I’ll take any reason to be near flowing water, trout and the bugs they eat. The Citizen Stream Monitoring Program that the folks at the Minnesota Pollution Control Agency put together affords me an opportunity to be closely connected to a stream I live near. Once a week (or as often as I can) and after rain events I get in the truck and drive with no rod or reel, just a bucket, my camera, thermometer, clipboard and turbidity tube. I enjoy checking up on the trout that reside at each of the two locations I monitor. [singlepic id=1625 w=360 h=280 float=right]With the exceptional weather this spring site monitoring has been kind of dull, gin clear water most of the time and despite over half an inch of rain each of the last two days this stream shows little sign any precipitation fell.
Recently the MPCA sent out 1st year monitors their Volunteer T-Shirts and I’ll proudly strut mine around everywhere I go, look for it in the upcoming season’s trout fishing photographs. Site #1 was 52 degrees at 10:30am and the trout were about, some nicer looking browns but the few brookies I noticed last year must be in a different spot, perhaps they’ll return. Since this first site runs along a highway I tend to spend time picking up the road trash from the rip-rap. I personally think rip-rap is hard enough to look at, it’s a much harder pill for me to swallow when it’s littered with random road trash. A few bug photo’s were taken as I like to check on most aspects of the trout environment. Ephemerella nymphs along with a large amount of free living caddis are enjoying this clean water, and the trout in turn enjoy them, for lunch. Site #2 had very similar results, same water temp, same bugs, similar in most respects. I choose to monitor two sites because it gives me an opportunity to see what, if any effect a mile of farm fields downstream of site #1 has on the water quality.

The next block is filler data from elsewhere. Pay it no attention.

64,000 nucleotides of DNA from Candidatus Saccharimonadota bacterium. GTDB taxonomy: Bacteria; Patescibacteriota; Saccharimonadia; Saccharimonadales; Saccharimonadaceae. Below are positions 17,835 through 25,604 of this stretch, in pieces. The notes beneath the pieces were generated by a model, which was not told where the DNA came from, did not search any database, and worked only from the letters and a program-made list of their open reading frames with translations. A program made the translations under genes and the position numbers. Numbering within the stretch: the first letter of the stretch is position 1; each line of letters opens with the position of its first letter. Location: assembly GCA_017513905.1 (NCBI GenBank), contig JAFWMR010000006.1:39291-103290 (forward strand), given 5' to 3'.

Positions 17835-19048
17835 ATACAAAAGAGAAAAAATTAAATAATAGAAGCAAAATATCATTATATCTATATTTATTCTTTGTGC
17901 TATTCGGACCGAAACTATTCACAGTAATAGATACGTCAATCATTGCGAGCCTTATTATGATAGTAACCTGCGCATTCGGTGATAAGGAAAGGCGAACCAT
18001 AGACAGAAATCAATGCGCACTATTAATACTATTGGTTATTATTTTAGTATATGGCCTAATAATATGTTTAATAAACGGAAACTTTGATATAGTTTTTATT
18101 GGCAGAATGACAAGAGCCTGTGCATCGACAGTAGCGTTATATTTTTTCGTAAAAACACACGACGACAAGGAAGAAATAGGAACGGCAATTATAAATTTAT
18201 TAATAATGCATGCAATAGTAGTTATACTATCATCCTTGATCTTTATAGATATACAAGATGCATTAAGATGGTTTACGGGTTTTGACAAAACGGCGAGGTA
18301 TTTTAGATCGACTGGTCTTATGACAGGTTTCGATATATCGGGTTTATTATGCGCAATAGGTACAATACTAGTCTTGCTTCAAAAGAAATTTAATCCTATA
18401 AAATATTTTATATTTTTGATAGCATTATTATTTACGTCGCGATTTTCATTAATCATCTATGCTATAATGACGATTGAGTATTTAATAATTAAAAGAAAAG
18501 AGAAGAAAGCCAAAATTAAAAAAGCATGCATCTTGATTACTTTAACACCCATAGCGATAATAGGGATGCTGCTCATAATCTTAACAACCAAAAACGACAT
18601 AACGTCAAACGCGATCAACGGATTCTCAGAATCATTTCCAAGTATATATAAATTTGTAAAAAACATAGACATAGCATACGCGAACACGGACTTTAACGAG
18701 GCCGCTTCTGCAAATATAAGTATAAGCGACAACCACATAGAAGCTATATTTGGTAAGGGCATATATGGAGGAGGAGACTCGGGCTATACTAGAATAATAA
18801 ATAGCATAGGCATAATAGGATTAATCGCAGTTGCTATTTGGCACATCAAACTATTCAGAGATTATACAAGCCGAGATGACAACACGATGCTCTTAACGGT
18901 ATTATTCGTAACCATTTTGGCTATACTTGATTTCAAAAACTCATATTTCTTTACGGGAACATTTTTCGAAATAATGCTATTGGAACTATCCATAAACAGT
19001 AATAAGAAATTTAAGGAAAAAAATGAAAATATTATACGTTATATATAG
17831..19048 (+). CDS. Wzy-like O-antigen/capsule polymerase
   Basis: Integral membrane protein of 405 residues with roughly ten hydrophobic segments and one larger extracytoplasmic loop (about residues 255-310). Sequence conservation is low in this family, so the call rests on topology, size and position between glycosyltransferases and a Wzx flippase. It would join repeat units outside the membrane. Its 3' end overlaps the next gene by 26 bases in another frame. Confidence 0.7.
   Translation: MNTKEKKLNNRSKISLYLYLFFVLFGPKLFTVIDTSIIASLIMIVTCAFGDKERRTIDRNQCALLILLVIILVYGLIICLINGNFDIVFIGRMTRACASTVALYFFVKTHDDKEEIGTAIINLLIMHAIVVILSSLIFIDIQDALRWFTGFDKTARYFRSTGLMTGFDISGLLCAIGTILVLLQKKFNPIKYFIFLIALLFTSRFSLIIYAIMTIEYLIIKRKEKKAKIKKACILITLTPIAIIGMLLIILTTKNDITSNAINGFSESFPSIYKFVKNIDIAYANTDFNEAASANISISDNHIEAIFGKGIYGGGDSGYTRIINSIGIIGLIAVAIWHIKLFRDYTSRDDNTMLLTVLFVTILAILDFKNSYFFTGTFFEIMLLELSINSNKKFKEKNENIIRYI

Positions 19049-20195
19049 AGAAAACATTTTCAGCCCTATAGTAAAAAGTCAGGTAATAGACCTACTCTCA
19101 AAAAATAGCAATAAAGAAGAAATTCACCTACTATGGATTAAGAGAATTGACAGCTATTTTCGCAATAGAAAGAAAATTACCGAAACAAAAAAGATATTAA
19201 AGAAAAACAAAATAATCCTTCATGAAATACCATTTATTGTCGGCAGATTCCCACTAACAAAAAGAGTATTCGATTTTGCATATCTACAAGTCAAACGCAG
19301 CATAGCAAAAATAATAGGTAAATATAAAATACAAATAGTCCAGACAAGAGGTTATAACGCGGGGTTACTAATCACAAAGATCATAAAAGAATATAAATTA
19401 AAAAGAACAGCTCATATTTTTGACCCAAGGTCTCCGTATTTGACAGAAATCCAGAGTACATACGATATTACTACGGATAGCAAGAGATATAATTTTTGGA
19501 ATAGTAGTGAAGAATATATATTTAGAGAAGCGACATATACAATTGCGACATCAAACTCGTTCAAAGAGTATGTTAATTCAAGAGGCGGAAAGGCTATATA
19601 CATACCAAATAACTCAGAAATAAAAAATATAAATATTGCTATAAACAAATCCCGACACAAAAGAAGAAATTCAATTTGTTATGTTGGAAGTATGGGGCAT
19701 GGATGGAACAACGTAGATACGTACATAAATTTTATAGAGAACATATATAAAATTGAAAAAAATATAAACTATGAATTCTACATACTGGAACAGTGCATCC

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I highly encourage those of you who live near water or visit it often to contact the MPCA and sign up for this program. They send you (free of charge) all the necessary materials, including the rain gauge that I look at every day of my life, as well as the turbidity tube and all data sheets, all they ask is you visit the water and let them know what is going on. It is our responsibility as frequent users of the cold water resource we have in Southeast Minnesota to be good water stewards, be vigilant and take an active role in maintaining the streams you love.